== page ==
The patent landscape in Europe is due to change in the future with the introduction of European patents with unitary effect (“Unitary Patents”), which will present a further route by which applicants can obtain patent protection in Europe when (and indeed if) it is brought into effect. The predicted implementation date of the Unitary Patent was sometime in 2017, but that is likely to be delayed since the UK is currently one of the three states that needs to ratify the treaty.
Unitary effect of a European patent, which leads to a Unitary Patent, can be requested following grant of the European patent. A Unitary Patent will have effect in the participating member states of the EU, i.e. not necessarily all the member states of the EU (for example, Croatia, Poland and Spain are not participating at the time of writing). If the UK leaves the EU, then it may not be able to participate in the Unitary Patent, and the associated Unified Patent Court. Several proposals have, however, been discussed that would enable the UK to do so following Brexit.
If the UK does not participate in the Unitary Patent following Brexit, then a Unitary Patent will not extend to the UK. Protection in the UK will have to be obtained through the routes that currently exist, i.e. the national route or from validation of a European patent granted by the EPO.
The Unified Patent Court (UPC) is a proposed common patent court open for participation of all member states of the European Union. The UK has been allocated one of the divisions of the UPC central court and it is expected that this will be lost to an EU member state in light of Brexit. If the UK is not able to participate in the Unified Patent Court, then the Court will not have jurisdiction over European patents validated in the UK. However, only 13 member states of the EU need to ratify the Unified Patent Court agreement in order for it to come into force, so the Court might not have jurisdiction over more than half of the member states of the EU anyway – possibly not such a significant jurisdiction regardless of the UK’s participation or not.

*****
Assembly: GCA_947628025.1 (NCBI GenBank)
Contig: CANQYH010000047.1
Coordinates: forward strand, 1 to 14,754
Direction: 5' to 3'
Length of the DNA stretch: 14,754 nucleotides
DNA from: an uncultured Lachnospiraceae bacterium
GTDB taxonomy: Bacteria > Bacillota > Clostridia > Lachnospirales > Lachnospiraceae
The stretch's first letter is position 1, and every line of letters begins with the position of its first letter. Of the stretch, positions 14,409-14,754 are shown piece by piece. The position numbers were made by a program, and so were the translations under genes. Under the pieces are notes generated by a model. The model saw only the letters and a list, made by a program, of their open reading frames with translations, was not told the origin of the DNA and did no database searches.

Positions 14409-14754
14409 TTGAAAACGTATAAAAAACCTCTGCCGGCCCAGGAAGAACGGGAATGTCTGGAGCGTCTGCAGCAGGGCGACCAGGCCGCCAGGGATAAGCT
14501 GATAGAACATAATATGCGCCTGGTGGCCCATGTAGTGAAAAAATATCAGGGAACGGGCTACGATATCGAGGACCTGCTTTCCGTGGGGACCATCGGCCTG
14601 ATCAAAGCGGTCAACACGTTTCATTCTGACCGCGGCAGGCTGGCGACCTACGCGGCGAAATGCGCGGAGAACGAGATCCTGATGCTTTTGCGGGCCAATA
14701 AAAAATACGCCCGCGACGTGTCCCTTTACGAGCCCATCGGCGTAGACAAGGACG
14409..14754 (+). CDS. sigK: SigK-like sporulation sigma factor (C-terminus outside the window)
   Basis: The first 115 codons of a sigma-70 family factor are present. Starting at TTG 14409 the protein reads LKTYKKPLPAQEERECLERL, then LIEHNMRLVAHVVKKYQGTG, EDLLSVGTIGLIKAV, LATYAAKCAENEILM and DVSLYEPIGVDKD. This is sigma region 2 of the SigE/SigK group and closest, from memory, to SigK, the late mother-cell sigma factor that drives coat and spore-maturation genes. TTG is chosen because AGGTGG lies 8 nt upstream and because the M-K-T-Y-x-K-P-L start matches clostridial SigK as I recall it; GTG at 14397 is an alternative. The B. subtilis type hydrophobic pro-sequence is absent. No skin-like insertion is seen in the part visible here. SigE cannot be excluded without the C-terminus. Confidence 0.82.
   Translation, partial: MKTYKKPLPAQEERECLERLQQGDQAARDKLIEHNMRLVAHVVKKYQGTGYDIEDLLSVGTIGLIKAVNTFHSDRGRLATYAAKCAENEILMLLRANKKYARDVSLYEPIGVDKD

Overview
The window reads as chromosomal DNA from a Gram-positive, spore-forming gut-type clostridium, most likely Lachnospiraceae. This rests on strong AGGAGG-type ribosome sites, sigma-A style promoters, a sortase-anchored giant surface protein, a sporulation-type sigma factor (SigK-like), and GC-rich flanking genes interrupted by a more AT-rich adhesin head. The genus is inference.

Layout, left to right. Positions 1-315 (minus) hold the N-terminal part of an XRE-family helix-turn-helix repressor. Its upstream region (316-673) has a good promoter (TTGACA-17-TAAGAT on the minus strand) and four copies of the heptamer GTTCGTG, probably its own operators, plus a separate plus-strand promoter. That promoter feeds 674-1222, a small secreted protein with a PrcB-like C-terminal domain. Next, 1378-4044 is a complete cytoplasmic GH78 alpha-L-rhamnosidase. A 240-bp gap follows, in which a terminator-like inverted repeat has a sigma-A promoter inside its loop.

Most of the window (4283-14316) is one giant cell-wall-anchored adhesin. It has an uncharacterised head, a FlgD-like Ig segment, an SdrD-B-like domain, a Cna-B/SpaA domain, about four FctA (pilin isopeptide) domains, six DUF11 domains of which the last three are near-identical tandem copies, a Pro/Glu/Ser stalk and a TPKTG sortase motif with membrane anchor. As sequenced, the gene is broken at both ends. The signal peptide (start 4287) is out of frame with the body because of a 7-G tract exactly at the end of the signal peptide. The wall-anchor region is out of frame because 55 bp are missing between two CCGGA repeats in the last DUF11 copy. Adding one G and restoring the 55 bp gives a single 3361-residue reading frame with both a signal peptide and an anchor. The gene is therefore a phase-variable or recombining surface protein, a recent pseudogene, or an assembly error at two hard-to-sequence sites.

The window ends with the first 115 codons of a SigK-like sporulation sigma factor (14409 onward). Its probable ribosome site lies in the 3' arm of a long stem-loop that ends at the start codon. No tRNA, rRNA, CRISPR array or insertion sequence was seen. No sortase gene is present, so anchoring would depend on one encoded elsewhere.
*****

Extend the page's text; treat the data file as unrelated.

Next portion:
It might be the case that businesses in the UK, or businesses who are contemplating setting up in the UK, think that it would be desirable for the UK not to be within the jurisdiction of the Unified Patent Court. For example, UK based business might derive benefit from the knowledge that they will not be at risk of being the subject of an injunction that has effect in all of the member states participating in the Unified Patent Court agreement, i.e. potentially a pan-EU injunction.
To reiterate, the Unified Patent Court will not have any jurisdiction over national patents. This remains the case, even for states that are participating in the Unitary Patent and the associated Unified Patent Court.
Patent term extensions – Supplementary Protection Certificates (SPCs)
A rather niche practice in Europe has developed around SPCs, which are available for various regulated, biologically active agents, namely human or veterinary medicaments and plant protection products.
SPCs are currently granted under an EU regulation, which will no longer apply after Brexit. Similarly, extensions of the term of SPCs (following paediatric studies) are also granted under an EU regulation. There will, therefore, need to be new legislation in the UK in order to create rights that are equivalent to SPCs.
There is no system for registration of copyright either on an EU-wide basis or nationally in the UK. Accordingly, UK laws will continue to apply, as will the UK’s membership of the Berne Convention, the Universal Copyright Convention and the WIPO Copyright treaty.